By Katharhynn Heidelberg
Daily Press Senior Writer
December 29, 2007
HOUSTON — The IRS should be as public with acquittals as it is in announcing indictments and convictions, tax attorney Michael Minns said.
Minns, a Houston-based attorney and author known for taking on the IRS, directed the defense team of Montrose residents James and Pamela Moran, who were acquitted last week of all 64 tax fraud counts filed against them.
“They should apologize to the Morans. They should post on their Web site the Morans are innocent,” Minns said in a phone interview Thursday.
“I have to defend clients against one of the largest public relations firms in the world. They’re a PR department and since it’s paid for by taxpayer dollars, they should release that (information). “It’s un-American for them not to tell the truth both times.”
The IRS has not released a statement about the Moran acquittal. Its Grand Junction spokesman said he wasn’t authorized to speak about the verdict and because of the holiday, none of the people who could comment were available Friday.
The Morans were indicted in 2002, after a two-year investigation and first tried in 2004. The government contended they helped Anderson Ark Associates sell illegal tax shelters in a scheme involving millions of dollars.
Initially convicted, the Morans won an appeal to the Ninth Circuit court, which reversed the convictions and ordered a new trial, finding the original court erred in disallowing Pamela’s testimony as hearsay. The Morans are the only AAA defendants to date to be acquitted.
Minns said the government “demonized” the Morans, but has been silent since their acquittal.
“When someone is exonerated…that should be posted on their (IRS) Web site,” he said. “They posted everything when the Morans were indicted. … And why release it (news of the indictment) in Montrose, Colorado? They release it in Montrose, Colorado to destroy the Morans, to make their friends and neighbors suspect them. To demonize them in their own community.”
He also blasted the IRS for not doing enough to warn investors ultimately defrauded by AAA’s schemes. Minns said that IRS investigators knew what AAA was doing, yet continued to send undercover agents to AAA seminars instead of alerting the public.
“The Morans have told everybody they’ve dealt with their eyes were opened. They can’t tell everybody. The IRS could tell everybody. The media could tell everybody. Nobody should be using their (AAA) deductions,” Minns said.
The IRS details numerous tax schemes on its Web site, www.irs.gov. Its list includes corporate fraud, money laundering, abusive (tax) return preparation and abusive tax schemes similar to the one perpetrated by AAA.
The site reminds citizens that “if something sounds too good to be true, it probably is.”
It also details a partnership between the IRS and Department of Justice concerning abusive tax schemes. “Parallel civil and criminal investigations are an effective and aggressive approach that halts these schemes quickly and permanently,” the Web site reads.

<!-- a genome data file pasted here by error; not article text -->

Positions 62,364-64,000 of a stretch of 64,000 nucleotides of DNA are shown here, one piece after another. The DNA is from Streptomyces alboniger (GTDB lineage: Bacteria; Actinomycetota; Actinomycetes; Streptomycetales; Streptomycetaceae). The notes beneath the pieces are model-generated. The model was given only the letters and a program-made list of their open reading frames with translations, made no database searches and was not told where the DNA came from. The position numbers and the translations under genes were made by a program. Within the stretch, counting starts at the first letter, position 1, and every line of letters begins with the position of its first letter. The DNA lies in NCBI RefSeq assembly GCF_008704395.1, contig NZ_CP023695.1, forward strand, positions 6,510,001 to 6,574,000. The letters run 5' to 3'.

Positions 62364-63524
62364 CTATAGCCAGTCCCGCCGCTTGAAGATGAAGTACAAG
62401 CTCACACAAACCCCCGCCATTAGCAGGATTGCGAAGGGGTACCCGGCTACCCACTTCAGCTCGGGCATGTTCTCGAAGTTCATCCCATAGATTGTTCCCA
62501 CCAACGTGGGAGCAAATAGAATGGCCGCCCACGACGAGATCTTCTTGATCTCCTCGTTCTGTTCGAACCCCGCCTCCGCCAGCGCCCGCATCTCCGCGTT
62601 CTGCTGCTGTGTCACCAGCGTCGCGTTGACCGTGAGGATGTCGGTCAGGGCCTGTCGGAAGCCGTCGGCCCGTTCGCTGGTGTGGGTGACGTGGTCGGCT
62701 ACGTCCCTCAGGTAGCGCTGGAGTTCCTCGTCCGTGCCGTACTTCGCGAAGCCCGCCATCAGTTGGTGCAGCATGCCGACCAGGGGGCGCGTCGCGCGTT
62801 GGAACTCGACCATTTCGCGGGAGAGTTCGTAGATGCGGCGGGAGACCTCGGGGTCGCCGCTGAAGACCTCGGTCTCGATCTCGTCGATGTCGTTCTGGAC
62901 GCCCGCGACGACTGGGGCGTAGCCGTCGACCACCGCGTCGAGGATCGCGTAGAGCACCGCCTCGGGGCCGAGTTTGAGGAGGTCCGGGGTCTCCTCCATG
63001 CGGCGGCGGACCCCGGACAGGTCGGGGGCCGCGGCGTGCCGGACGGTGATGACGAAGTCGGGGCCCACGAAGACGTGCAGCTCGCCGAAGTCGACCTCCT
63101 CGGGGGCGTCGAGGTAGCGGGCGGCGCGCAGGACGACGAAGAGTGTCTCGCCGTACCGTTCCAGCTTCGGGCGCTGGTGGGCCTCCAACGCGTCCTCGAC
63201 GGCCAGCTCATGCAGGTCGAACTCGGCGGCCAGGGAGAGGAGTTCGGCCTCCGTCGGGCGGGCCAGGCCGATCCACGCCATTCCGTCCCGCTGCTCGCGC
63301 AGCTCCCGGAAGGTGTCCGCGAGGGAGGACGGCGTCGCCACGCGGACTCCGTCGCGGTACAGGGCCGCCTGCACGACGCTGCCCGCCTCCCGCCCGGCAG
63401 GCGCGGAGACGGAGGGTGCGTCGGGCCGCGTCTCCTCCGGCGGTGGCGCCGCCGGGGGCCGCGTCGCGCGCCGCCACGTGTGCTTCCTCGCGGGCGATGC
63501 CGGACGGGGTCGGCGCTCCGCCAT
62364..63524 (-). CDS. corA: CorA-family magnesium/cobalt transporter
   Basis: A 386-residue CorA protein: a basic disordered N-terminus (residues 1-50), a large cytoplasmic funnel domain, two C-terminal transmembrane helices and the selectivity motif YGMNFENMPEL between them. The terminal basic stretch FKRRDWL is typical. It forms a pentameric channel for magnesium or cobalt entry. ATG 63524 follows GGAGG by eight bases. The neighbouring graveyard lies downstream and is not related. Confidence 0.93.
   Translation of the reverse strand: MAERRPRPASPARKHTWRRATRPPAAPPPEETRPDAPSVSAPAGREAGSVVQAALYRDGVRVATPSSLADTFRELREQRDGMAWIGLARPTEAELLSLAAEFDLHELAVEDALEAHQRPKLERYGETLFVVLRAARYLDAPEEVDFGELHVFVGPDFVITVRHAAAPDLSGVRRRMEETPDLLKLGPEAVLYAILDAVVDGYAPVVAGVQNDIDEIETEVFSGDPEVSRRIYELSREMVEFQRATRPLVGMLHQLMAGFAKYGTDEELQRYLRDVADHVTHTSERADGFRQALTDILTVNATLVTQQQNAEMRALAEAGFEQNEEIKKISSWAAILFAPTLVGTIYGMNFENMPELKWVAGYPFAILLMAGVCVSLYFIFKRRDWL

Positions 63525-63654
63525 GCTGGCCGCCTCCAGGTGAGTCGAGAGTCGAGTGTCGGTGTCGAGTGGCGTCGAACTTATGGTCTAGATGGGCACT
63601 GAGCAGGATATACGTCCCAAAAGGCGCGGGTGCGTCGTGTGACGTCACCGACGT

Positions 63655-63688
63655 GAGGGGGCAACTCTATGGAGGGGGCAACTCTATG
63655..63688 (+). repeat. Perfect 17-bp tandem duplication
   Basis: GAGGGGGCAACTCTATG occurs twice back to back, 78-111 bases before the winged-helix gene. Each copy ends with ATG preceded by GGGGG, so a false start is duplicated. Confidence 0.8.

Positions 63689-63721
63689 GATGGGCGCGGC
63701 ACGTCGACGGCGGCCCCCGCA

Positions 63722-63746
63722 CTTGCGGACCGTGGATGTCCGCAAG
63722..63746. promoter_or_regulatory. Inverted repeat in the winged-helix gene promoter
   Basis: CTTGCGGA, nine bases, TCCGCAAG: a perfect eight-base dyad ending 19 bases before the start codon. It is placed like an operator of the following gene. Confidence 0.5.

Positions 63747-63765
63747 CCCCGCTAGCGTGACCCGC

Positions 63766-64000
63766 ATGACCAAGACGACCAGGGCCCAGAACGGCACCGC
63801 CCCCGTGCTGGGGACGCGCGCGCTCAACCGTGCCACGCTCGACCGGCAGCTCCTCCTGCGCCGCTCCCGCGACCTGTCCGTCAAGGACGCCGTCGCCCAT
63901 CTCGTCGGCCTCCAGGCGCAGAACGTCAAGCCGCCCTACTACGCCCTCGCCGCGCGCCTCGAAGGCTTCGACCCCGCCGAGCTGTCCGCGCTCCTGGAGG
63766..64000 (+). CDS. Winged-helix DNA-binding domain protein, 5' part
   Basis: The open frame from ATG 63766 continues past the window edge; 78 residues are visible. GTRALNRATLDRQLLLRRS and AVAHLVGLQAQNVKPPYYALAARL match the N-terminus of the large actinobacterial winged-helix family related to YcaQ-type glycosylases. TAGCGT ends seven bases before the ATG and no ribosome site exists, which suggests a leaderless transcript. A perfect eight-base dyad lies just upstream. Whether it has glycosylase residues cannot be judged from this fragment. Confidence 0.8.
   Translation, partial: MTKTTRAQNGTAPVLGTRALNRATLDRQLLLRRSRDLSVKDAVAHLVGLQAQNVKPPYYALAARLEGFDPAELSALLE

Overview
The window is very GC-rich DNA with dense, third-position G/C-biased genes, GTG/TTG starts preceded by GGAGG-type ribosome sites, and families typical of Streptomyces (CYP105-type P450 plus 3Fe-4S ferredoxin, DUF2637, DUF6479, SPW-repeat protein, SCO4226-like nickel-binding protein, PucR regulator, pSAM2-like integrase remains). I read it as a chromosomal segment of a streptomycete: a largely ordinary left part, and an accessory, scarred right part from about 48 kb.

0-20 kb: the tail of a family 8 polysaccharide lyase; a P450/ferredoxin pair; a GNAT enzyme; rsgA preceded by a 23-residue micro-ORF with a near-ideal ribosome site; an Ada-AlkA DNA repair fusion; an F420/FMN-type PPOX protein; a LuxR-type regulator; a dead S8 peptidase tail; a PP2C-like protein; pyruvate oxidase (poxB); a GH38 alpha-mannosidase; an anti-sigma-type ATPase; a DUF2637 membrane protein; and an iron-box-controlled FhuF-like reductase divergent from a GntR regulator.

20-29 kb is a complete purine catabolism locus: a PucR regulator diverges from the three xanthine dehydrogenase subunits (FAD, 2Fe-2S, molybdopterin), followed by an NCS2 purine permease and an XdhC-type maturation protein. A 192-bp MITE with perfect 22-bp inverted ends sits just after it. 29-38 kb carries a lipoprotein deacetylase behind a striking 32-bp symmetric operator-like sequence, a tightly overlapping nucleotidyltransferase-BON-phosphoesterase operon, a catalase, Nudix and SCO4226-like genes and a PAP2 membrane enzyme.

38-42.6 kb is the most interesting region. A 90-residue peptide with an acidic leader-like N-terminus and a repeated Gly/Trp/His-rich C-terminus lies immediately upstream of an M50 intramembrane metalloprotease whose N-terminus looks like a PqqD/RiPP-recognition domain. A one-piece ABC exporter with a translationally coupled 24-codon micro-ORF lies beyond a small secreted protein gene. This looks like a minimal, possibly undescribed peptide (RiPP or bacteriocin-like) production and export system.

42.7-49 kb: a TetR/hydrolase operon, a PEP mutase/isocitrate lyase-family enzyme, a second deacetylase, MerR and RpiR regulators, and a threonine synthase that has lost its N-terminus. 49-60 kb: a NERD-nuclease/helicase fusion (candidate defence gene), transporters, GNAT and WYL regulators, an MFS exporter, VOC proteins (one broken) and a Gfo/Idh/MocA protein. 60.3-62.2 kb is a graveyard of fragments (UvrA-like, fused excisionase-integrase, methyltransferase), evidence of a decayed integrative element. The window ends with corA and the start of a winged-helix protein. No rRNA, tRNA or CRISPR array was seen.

The partnership included the issuance of numerous consumer alerts and educational tools.
The site also details how criminal investigations are conducted (see related) and shows an incarceration rate of 80 percent for fiscal year 2007’s abusive tax scheme cases.
Minns alleged the IRS punishes individuals for what international corporations do as a matter of course. The system is stacked against defendants like the Morans, he said.
Minns and his team, which included his daughter, Rain, Peter Mair and John Zulauf, were court-appointed at a significantly reduced rate. Expert testimony was also secured at the lower, court-appointed rate, enabling the legal team to donate much of its time.
“This is a very, very special case, I was pleased to get the appointment and defend these wonderful people,” Minns said. “We always knew they were innocent, but only God knew what was going to happen.”
The case stood out as the “first clean acquittal” in the IRS’ massive undertaking against AAA.
“They had about 300 agents assigned. They did raids in three countries,” he said. “So far, every person who did business with them has been convicted and most of them have gone to prison. It (the Moran case) is the first clean acquittal.”
Minns contended the IRS wanted to put the Morans in jail for fraud perpetrated by AAA’s key players — fraud they had no way of knowing about because the proof was in records they could not access.
“Ignorance of the law is not usually a defense, but in tax cases, it always is,” Minns said.
How the IRS initiates criminal investigations
The IRS investigates violations of tax code, the Bank Secrecy Act and money laundering statutes. It refers findings to the Department of Justice for prosecution.
Investigations can be initiated when audits or revenue officers detect possible fraud; the public and ongoing investigations conducted by other law enforcement agencies
Special agents analyze information to determine whether a crime could have occurred. Once a preliminary investigation is complete, the agent’s supervisor reviews it and determines whether to go any further. If that determination is made, the supervisor obtains approval from the special agent in charge.
Once an investigation is opened, the special agent obtains information and evidence through a variety of techniques. The special agent works with IRS chief counsel criminal tax attorneys.
A special agent and supervisor use the investigation to substantiate whether criminal activity has taken place. If the investigator determines prosecution is warranted, a recommendation is forwarded to either the DOJ or U.S. Attorney
Source: Internal Revenue Service, www.irs.gov